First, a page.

Beyond economic redistribution, the pursuit of equity requires a politics of recognition too. Direct involvement of First Nations peoples is crucial in this respect.  As the custodians of the land for upwards of 60,000 years, the sustainability credentials of Indigenous Australians, as effective stewards of a common natural heritage, are second to none! Indigenous Voice can also be potentially valuable on  a wide range of GND concerns, such as managing the commons and developing cooperative enterprises.

In summary, a Green New Deal offers distinctive strategies and policies for job-creation, restructuring the economy on a more ecologically sustainable basis, reducing dependence on trade, creating greater equity and engaging with First Nations peoples.

Of course, strong opposition to a GND would come from climate-change deniers, especially those with influential positions in the Liberal and National parties and from the sections of the mainstream media that routinely back reactionary positions. Similarly strong resistance could be expected from the mining companies, banks and other capitalist institutions that have a direct stake in perpetuating environmentally degrading industries.

Facing these obstacles, the political support and momentum for a GND would have to be broadly-based. Moreover, comprehensive change of this character cannot happen overnight, nor even in a few years: it has to proceed step-by-step. The triple imperative is to get started, have a vision for the future and a strategy for getting there. While the current crisis provides the context, it is effort and struggle that would have to provide the impetus.

The Greens are already strongly on board. The ALP is currently trying to play both sides of the street by supporting coal mining exports and the Adani mine, while ramping up the rhetoric on climate change action. It would also find it hard to formally adopt anything with a Green title, given the inter-party rivalries – but it is the contents, not the label, that ultimately matter. The ALP’s need for a coherent alternative to the Coalition will become increasingly evident as the next federal election approaches with the economic effects of the Coronavirus crisis still lingering.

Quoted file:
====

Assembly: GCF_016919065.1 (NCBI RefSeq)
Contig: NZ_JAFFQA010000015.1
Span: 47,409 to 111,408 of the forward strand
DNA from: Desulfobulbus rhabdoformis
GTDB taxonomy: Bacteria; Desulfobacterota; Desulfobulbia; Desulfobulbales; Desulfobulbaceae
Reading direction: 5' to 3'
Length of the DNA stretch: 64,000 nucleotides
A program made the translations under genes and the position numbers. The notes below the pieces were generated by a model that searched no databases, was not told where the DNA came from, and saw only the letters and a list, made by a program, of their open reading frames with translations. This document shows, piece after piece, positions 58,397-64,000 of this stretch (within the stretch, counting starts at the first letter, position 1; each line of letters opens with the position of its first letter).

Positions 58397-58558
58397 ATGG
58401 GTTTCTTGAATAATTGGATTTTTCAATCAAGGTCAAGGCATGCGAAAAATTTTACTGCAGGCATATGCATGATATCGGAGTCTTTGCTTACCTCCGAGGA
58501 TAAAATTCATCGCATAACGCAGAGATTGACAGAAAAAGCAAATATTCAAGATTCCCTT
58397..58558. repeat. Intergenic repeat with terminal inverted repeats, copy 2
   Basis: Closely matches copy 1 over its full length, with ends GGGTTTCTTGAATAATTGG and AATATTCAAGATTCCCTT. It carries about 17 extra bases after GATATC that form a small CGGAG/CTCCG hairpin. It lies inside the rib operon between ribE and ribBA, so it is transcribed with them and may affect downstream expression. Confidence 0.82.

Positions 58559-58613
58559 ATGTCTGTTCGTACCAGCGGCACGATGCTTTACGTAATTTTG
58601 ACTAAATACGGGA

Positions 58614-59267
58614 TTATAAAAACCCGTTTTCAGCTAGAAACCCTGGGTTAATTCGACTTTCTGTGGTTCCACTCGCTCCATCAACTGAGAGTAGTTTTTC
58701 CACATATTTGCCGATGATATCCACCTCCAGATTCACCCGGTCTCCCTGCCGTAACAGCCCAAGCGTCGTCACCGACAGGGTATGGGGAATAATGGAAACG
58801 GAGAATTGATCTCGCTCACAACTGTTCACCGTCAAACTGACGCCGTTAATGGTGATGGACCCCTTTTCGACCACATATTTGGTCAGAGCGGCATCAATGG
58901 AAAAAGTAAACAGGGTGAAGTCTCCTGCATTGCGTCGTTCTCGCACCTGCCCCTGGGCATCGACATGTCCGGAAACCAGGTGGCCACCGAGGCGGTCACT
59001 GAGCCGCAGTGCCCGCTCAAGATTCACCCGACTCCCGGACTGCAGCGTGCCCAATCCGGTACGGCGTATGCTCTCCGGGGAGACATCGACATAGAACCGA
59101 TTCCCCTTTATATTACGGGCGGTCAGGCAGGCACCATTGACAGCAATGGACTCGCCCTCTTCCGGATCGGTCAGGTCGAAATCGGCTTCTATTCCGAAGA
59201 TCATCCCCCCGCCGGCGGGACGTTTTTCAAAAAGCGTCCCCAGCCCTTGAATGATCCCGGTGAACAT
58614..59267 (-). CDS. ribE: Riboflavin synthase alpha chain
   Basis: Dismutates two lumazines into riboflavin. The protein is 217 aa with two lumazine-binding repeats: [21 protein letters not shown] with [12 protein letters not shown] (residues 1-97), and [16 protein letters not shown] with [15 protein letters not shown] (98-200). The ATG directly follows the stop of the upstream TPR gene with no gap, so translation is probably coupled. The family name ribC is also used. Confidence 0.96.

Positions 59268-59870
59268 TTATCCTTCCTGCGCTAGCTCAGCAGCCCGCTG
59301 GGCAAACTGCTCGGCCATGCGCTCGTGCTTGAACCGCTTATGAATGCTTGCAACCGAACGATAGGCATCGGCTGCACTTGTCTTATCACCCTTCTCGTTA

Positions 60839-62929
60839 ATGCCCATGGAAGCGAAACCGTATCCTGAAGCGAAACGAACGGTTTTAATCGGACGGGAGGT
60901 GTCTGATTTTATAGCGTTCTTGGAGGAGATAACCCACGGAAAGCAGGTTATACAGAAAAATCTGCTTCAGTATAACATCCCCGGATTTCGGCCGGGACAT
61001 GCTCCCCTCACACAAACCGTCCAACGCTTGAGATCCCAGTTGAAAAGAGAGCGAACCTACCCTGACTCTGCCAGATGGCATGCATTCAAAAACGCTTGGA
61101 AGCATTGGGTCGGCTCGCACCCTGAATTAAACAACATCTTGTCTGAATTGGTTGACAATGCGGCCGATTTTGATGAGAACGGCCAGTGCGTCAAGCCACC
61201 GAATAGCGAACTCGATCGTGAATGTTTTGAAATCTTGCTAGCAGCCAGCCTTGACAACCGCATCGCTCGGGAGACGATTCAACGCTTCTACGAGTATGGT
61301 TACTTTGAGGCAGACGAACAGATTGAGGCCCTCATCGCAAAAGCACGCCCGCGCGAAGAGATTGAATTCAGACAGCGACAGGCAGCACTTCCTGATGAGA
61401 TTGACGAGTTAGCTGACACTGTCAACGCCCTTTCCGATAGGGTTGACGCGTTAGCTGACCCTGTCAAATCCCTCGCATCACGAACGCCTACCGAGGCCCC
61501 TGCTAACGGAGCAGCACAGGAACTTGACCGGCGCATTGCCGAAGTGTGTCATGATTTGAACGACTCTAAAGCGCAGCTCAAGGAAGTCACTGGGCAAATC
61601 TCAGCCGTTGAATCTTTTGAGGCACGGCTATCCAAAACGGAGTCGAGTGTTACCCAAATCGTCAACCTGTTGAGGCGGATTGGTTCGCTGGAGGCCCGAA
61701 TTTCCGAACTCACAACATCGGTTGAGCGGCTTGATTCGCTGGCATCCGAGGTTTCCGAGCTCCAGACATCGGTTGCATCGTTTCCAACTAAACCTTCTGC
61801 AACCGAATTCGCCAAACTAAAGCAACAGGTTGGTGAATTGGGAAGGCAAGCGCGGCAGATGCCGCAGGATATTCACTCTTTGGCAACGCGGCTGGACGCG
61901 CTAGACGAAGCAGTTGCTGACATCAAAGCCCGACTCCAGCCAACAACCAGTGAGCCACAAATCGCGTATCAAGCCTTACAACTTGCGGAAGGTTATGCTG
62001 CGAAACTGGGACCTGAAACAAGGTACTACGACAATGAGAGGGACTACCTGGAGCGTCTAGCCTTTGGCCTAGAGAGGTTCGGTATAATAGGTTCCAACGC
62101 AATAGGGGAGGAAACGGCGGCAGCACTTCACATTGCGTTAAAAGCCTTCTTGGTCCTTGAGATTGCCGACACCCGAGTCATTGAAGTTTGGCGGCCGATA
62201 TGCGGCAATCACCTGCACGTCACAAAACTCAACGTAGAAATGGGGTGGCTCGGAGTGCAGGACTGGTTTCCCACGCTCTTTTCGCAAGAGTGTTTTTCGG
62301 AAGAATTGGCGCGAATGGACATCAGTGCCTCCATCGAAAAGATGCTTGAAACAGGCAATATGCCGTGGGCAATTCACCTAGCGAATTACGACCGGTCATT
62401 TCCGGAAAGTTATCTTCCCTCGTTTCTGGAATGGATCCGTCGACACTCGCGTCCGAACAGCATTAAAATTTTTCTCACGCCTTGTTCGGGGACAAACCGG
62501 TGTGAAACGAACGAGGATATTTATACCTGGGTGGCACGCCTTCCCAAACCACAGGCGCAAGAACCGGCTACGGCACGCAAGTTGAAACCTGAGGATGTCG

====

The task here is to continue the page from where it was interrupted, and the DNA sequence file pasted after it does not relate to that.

A political program offering jobs, greater economic security, a more equitable society and real action on climate change is potentially inspiring in this context. This is not to say that it is free of tensions – what ever is? – but, faced with the choice between a conservative Coalition promising an elusive ‘return to normal’ and an Opposition united in offering a Green New Deal (appropriately re-named, if necessary), we could see the ousting of the Coalition at long last.

To make it happen, the development of a broad, popular movement for change – and plenty of local action – would be necessary. Regarded in this way, a Green New Deal strategy – for jobs and the environment – is a potential game-changer.

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Frank Stilwell is Professor Emeritus in Political Economy in the School of Social and Political Sciences at the University of Sydney, where he began teaching in 1970. He is a well-known critic of conventional economics, and an advocate of alternative economic strategies for social justice and ecological sustainability. He has written a dozen books on political economic issues and co-edited half a dozen others. His latest book is The Political Economy of Inequality (Polity Press, 2019). He is also the coordinating editor of the Journal of Australian Political Economy, Vice President of the Evatt Foundation, an executive member of the Council for Peace with Justice and a Fellow of the Academy of Social Sciences in Australia.